4 Strategies for Single Parents Working from Home

October 31, 2019

A man is working at home with his kid
Carolyn Young

Today, many of us work from home, and if you’re a parent this can be a double-edged sword, particularly if you’re a single parent doing it on your own.  It’s great to be home with your children, but they can hinder your productivity.  To work and care for your children at the same time effectively, you need balance, an organized home office, and a strategy to achieve those things.

Plan Every Day

Time is your friend, and your enemy.  It’s precious, but it often seems to be in short supply.  Every day, write down everything you need to accomplish, both for work and the kids, and create a schedule that includes planned activities for your children.  You can even put the schedule on your Google calendar, or whatever calendar you use.  It creates a bit of a psychological effect and makes tasks concrete and non-negotiable – and if you don’t get to a certain scheduled task, put it on the next day’s calendar.

Your plan should look something like this:

  • 8 a.m. Breakfast for the children (and yourself of course)
  • 8:30 a.m. Get the kids started on whatever they are doing that day (school, playdate, watching a DVD, etc.)
  • 9 a.m.  Work task 1
  • 10 a.m.  Work task 2
  • 11 a.m. Work task 3
  • 12 p.m. Lunch
  • Etc…

The point is, you need to create a structure for your day, and stick to is as much as you can.  Of course, the unexpected will always come up and change the plan, but at least you’ve laid the foundation.

Don’t Get Distracted

You have three priorities during your work at home time: work, children, and yourself.  {Don’t leave yourself out of the equation – you need to eat and take breaks here and there.)  DO NOT get distracted by things like:

  • Social Media – No need to comment on someone’s food picture or political comment.  Save it for later.
  • Cleaning – The laundry can wait.  Plan your cleaning time separately from your work time, in the evenings or on the weekends.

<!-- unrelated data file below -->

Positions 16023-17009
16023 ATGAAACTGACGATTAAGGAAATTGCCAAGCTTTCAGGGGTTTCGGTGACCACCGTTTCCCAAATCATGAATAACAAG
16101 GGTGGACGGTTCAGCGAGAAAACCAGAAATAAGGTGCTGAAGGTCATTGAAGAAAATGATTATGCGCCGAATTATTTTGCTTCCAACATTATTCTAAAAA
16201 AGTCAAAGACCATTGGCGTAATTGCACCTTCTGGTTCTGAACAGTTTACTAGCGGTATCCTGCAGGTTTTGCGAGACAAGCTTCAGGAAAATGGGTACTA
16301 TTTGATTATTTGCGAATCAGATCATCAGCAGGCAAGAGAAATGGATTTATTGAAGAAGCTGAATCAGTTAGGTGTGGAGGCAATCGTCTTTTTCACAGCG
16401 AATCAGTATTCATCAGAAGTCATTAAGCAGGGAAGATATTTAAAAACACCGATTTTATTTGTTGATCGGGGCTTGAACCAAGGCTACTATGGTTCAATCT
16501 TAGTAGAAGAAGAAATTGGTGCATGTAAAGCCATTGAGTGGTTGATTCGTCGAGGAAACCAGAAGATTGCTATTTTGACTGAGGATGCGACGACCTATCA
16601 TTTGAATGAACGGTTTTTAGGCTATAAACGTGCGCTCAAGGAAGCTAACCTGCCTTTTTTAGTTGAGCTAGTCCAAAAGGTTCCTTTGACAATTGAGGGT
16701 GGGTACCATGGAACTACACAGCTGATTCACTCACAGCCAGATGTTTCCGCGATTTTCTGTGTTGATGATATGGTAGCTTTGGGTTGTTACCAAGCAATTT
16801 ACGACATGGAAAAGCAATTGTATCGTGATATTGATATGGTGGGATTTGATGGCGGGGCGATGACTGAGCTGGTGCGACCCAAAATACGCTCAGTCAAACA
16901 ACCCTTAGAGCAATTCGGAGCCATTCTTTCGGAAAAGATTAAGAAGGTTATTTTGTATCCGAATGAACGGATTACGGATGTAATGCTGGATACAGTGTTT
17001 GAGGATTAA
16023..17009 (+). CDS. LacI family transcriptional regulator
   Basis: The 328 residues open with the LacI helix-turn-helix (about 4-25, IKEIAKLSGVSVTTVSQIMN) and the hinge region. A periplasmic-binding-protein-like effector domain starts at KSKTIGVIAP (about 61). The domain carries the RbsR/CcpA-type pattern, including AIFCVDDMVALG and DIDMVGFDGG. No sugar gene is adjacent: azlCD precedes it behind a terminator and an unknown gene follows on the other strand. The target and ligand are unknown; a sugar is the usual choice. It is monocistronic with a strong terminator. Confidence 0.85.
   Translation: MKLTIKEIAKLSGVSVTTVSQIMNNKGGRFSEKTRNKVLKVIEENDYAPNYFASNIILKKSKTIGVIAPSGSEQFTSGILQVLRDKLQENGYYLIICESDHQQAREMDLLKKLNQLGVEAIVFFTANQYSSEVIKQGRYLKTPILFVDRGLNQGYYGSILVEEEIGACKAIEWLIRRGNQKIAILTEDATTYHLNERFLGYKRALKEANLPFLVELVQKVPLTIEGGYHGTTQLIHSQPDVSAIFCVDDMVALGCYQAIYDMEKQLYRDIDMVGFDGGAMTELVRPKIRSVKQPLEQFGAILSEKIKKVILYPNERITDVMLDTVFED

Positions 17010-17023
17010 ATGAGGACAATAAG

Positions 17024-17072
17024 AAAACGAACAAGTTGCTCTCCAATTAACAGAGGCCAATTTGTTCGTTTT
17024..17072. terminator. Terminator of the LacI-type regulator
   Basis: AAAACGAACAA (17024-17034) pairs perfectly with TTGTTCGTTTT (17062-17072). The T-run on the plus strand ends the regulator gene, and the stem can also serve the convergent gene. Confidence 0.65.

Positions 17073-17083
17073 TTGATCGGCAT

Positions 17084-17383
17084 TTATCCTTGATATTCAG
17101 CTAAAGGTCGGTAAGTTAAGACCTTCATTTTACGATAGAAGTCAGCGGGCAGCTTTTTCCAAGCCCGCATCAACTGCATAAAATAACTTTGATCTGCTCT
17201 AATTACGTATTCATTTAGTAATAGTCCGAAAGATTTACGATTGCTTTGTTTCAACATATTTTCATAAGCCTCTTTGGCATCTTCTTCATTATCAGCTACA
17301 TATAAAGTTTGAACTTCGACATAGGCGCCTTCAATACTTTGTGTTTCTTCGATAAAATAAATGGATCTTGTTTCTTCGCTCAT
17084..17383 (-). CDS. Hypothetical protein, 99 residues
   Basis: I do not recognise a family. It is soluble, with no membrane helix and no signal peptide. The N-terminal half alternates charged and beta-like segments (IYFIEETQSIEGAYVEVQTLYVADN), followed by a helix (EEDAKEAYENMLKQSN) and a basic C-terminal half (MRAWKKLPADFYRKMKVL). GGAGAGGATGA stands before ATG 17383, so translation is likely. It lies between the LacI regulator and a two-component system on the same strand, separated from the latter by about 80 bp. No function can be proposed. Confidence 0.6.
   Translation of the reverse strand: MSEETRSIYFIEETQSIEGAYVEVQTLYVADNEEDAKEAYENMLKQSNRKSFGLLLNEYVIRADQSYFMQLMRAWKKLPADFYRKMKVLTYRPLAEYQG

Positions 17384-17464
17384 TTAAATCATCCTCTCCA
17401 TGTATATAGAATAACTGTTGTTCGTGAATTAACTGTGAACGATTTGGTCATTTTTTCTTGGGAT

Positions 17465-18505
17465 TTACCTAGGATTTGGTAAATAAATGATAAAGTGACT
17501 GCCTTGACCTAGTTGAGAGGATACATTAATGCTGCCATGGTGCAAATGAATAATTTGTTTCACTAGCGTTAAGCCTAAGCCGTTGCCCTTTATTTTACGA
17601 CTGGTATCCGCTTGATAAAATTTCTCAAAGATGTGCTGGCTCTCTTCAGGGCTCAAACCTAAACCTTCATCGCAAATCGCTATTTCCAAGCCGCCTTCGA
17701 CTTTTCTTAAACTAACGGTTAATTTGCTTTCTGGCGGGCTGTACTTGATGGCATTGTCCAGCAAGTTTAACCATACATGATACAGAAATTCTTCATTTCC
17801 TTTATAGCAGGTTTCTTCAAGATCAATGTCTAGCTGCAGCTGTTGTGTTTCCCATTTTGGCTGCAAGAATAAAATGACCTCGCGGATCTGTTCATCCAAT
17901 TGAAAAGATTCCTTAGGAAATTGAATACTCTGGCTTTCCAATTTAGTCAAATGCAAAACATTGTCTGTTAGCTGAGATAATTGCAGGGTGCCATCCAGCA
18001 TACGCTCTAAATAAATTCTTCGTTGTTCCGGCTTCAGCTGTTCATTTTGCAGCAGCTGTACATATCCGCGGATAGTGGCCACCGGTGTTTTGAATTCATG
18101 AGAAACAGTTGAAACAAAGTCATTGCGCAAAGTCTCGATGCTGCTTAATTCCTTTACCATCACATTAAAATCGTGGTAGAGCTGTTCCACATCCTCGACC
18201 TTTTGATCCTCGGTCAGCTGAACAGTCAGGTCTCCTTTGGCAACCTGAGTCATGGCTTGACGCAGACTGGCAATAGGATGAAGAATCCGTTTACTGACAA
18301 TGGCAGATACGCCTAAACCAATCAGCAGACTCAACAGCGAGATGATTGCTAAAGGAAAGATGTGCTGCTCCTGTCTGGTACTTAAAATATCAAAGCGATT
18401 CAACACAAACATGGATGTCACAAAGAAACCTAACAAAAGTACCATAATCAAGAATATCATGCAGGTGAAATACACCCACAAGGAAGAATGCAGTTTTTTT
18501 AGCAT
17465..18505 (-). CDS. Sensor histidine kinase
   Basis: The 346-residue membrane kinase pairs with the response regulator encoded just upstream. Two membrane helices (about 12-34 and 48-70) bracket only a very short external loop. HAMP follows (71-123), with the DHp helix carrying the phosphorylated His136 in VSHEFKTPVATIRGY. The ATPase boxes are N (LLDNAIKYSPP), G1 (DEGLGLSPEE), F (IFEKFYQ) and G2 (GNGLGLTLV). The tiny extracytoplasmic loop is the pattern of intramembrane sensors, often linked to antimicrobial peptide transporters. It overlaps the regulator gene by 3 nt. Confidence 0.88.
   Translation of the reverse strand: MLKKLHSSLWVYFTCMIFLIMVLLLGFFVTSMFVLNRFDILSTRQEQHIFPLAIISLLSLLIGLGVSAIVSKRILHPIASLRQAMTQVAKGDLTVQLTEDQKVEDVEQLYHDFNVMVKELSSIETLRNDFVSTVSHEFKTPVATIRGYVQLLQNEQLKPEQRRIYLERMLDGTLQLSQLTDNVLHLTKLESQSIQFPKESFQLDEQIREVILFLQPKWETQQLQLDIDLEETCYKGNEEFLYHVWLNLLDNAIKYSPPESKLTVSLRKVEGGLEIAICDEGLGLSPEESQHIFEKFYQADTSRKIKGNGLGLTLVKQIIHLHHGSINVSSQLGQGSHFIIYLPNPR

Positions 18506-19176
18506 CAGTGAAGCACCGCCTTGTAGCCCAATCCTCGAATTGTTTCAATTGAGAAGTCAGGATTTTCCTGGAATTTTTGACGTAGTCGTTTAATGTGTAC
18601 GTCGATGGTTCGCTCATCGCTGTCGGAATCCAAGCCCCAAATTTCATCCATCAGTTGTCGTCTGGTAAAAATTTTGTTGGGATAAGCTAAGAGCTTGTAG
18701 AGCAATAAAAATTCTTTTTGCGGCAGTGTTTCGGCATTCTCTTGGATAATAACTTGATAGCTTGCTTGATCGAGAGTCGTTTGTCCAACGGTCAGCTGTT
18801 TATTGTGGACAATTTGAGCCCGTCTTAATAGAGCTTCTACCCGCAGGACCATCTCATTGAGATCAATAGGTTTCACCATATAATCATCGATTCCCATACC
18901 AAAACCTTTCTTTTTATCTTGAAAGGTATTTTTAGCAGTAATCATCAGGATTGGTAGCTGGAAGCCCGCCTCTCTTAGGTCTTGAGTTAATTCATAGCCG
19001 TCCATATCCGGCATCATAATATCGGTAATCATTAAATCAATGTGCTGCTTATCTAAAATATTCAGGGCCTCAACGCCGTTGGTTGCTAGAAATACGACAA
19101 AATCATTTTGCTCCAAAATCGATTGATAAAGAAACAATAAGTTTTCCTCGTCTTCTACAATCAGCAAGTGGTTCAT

• Personal emails – Answer WORK emails only, unless your personal emails are urgent.
  • Personal business – Bills or a call to the phone company or the cable guy can wait.  Put those tasks on your calendar at a time that doesn’t interfere with your work or child time.

An Organized Home Office Means Productivity

Streamline your tasks as much as possible and keep your home office organized.  Time spent looking for a document or a file is time wasted.  Keep what you need most in accessible places, and make sure everything is in its place, even your computer files.  Invest in tools to help you like drawer or desk organizers, colored files, and labels.  Consider your whole workspace – is your furniture arranged to provide maximum efficiency?  You might even consider a standing desk that is adjustable and can easily be converted for standing or sitting.  There is evidence that standing desks help with energy levels and productivity, and also provide health benefits such as reduced back pain.  Some of these desks even include other features like programmable presets so that you can set your ideal sitting and standing heights.

Don’t Turn Help Away

If you don’t have to do it all alone, then don’t.  If grandma offers to take the kids to the zoo or pick them up from school, or another parent invites them for a playdate, say YES.  Any time that you can work without worrying about the kids in the next room is valuable.  If you can afford a babysitter a few days a week, that’s more bonus time.

The Bottom Line

Using strategies that increase your productivity without impacting the care of your children will make life better for you, your wallet, and even your children.  If you’re stressed, your children will be too, so doing everything you can to make your work at home life easier and more productive is a win for all of you.

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